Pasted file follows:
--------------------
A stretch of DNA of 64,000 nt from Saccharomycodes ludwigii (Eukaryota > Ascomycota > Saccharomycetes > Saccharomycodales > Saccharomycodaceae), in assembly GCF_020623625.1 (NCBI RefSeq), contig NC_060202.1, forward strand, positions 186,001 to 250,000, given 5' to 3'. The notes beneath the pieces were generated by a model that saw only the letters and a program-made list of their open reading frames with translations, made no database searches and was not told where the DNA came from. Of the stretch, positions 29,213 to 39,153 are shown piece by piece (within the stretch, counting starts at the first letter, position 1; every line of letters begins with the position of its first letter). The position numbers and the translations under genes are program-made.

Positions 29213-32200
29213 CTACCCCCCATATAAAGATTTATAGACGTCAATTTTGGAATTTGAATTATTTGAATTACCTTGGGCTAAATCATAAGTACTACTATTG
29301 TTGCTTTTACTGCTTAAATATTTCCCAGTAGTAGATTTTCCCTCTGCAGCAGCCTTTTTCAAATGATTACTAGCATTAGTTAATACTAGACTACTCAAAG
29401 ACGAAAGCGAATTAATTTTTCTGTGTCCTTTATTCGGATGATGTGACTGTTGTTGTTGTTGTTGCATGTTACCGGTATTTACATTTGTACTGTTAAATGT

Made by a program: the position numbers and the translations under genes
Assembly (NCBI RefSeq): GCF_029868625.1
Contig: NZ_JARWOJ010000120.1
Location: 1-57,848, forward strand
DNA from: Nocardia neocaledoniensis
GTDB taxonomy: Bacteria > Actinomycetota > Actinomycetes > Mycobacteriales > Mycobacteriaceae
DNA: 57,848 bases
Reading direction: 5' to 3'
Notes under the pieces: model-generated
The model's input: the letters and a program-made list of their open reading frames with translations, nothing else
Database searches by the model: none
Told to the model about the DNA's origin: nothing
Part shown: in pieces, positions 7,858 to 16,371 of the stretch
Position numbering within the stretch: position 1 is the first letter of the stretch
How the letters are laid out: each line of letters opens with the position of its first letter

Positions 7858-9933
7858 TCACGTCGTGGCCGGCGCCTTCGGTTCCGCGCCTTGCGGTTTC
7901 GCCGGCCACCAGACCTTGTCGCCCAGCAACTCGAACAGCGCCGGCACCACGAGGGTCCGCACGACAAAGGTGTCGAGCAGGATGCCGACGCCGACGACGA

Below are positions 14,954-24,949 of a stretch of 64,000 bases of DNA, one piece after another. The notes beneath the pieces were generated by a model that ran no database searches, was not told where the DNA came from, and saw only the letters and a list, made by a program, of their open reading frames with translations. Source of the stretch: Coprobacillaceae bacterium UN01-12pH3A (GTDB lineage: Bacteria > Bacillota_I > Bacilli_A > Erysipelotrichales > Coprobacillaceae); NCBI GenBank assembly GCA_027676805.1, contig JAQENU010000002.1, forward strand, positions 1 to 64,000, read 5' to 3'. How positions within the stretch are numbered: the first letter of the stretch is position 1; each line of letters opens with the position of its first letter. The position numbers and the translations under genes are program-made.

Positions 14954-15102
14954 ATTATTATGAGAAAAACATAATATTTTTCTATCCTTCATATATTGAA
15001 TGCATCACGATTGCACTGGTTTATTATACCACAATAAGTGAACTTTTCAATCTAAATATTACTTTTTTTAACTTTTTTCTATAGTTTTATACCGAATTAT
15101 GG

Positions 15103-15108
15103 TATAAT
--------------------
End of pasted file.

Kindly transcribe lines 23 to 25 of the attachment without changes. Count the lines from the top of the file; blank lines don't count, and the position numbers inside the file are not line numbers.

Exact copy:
7901 GCCGGCCACCAGACCTTGTCGCCCAGCAACTCGAACAGCGCCGGCACCACGAGGGTCCGCACGACAAAGGTGTCGAGCAGGATGCCGACGCCGACGACGA

Below are positions 14,954-24,949 of a stretch of 64,000 bases of DNA, one piece after another. The notes beneath the pieces were generated by a model that ran no database searches, was not told where the DNA came from, and saw only the letters and a list, made by a program, of their open reading frames with translations. Source of the stretch: Coprobacillaceae bacterium UN01-12pH3A (GTDB lineage: Bacteria > Bacillota_I > Bacilli_A > Erysipelotrichales > Coprobacillaceae); NCBI GenBank assembly GCA_027676805.1, contig JAQENU010000002.1, forward strand, positions 1 to 64,000, read 5' to 3'. How positions within the stretch are numbered: the first letter of the stretch is position 1; each line of letters opens with the position of its first letter. The position numbers and the translations under genes are program-made.

Positions 14954-15102